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Afghan poppy police call in troops

Efforts to destroy opium, a key part of a largely US-funded counternarcotics strategy, managed only 10 percent of the target last year, the minister admits.
by Staff Writers
Nad Ali District, Afghanistan (AFP) Feb 8, 2009
In the heart of Afghanistan's opium-farming area, police use red tractors to churn up a small field of young green opium plants in a large sandy desert.

Such action would have been inconceivable a year ago because of attacks from Taliban-linked gunmen protecting their share of the impoverished nation's illegal four-billion-dollar-a-year opium trade.

This year the drugs-linked rebels are better armed, Counternarcotics Minister General Khodaidad says, estimating roughly 100 million dollars they earned from guarding trafficking routes in 2008 went towards new weapons.

But so is the poppy eradication force at work on the field at Nad Ali in the southern province of Helmand: it arrived with a whole Afghan army battalion, the NATO military force in support.

About 100 metres (yards) away, military vehicles parked at even intervals face into the undulating desert, which seems empty but for a few compounds; Afghan soldiers and their US mentors are on the ground, scanning the horizon.

"They may want to penetrate our screen line and fight the poppy eradication force," Lieutenant Colonel Abdul Wahid from the Counter Narcotics Infantry Battalion said. "Our positions are strong and we are ready for anything."

The troops were called in after an onslaught of attacks last year that left dozens of policemen dead and caused police poppy eradication teams to retreat.

Efforts to destroy opium, a key part of a largely US-funded counternarcotics strategy, managed only 10 percent of the target last year, the minister admits.

The new battalion is being tested in a real hotspot where officials say the links between the drugs trade and Taliban insurgents are evident.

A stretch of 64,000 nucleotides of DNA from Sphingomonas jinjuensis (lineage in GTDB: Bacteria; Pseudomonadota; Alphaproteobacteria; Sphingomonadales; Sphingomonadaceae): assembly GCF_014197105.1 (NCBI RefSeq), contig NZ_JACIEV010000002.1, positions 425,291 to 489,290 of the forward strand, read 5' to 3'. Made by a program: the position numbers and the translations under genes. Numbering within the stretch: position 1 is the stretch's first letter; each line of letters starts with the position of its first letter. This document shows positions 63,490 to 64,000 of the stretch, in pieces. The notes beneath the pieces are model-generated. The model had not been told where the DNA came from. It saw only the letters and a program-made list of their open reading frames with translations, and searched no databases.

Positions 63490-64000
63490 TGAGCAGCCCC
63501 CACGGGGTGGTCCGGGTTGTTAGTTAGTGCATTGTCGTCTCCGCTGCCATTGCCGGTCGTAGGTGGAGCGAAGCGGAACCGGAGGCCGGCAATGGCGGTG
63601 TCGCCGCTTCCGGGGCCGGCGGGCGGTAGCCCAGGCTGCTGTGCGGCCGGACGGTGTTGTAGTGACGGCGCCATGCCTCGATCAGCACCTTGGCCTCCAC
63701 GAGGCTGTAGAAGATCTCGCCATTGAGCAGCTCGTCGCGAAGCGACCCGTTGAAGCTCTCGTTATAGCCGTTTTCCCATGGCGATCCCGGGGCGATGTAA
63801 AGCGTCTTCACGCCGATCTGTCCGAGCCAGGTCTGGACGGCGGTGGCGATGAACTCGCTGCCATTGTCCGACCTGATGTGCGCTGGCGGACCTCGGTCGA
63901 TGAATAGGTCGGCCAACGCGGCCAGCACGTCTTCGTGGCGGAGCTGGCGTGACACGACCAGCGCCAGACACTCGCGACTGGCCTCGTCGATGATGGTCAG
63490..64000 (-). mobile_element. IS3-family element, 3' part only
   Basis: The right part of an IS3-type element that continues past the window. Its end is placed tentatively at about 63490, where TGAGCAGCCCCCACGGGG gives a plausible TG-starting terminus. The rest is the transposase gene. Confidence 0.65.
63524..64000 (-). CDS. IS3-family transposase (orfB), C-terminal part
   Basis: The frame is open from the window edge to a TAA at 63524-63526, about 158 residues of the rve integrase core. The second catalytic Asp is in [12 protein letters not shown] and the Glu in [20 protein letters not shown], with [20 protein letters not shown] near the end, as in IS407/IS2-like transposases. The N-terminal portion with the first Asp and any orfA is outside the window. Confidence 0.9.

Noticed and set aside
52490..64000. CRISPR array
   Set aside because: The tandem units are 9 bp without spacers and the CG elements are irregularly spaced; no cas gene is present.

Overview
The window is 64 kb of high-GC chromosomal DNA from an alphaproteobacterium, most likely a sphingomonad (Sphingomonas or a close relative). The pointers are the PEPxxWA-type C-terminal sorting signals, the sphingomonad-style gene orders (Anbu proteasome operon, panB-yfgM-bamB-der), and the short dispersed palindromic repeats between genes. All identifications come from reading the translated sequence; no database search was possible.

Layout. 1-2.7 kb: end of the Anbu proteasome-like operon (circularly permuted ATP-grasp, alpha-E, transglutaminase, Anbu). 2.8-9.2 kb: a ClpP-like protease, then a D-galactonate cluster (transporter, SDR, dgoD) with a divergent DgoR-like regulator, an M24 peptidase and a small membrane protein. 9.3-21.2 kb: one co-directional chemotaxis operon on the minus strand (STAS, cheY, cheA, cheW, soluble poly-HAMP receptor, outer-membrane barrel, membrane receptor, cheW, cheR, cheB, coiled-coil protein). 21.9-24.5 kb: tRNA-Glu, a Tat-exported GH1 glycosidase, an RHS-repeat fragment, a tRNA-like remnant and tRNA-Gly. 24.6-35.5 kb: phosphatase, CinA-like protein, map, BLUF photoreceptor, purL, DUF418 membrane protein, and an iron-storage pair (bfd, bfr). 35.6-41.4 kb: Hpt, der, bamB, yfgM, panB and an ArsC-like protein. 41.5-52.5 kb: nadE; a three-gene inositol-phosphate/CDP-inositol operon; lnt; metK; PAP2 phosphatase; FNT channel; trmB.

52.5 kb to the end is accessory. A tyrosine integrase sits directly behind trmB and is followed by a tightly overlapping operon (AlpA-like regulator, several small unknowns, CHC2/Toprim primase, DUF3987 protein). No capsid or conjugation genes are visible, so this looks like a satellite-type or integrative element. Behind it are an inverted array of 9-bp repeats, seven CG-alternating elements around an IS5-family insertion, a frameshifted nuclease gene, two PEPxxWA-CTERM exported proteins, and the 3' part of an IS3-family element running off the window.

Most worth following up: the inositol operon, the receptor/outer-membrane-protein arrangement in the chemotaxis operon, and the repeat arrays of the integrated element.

"Nad Ali is the most dangerous place," said Khodaidad on a visit to officially launch the force which moved in a week earlier.

"This area is almost controlled by the Taliban except the headquarters of the local district."

Formerly a bread basket, the district is now one of the main contributors to Helmand's opium output which amounts to two-thirds of Afghanistan's total.

The country produces more than 90 percent of the world's opium, making it the main source of the world's heroin.

And in Nad Ali, it is government land that has been taken over and used to run the illegal narcotics industry.

It is big business in a prosperous opium farming district where land reclaimed from the desert is well irrigated and thousands of migrant labourers are brought in for the harvest, a Western official said.

Resistance to efforts to stop the crop has been rising, he added, not authorised to allow his name to be used in the media.

The government this year expects insurgents to present "more difficulties with eradication because they have heavy weapons, they have mortars," Khodaidad said, adding machineguns, rocket-propelled grenades and even missiles to the list.

"They are gaining a lot of money from drugs, they are buying arms and ammunition," he says.

In the first week on the ground in Nad Ali, the police and army units supported by international troops and contractors recorded eight incidents, ranging from rocket fire on their base to three exchanges with gunmen targeting eradication teams.

In one case NATO warplanes had to be called in to scare off the attackers, the men said.

But the military protection enabled police to destroy nearly 800 hectares (nearly 2,000 acres) of opium, equal to about 70 percent of what was eradicated in the same area last year, officials say.

A drop in the ocean, perhaps -- Helmand last year had 103,590 hectares under opium cultivation, according to the United Nations Office on Drugs and Crime.

UNODC said in a January report that Helmand's opium growing may fall this year because prices have slid amid a glut in the market, dropping about 25 percent to about 85 dollars a kilogram (39 dollars a pound) this year.

Drought and fear of eradication could also play a part, it said.

Khodaidad also expects a drop, maybe 30-40 percent, but says it will be because farmers are heeding the government's anti-drugs message and some have agreed to switch to growing food in a time of rising wheat prices.

A good eradication campaign could push this even higher, he said.

And NATO's International Security Assistance Force, which has about 55,000 troops in Afghanistan, is giving greater support than ever and lending vital logistic and intelligence support to counternarcotics missions.

"We feel we are doing much better work than in the last years," the minister said.

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US doubts curtain down on Kyrgyz base
Washington (AFP) Feb 6, 2009
The United States voiced doubt Friday that Kyrgyzstan had taken a final decision to close a US air base used for the war in Afghanistan, saying Washington had received no official word of its closure.







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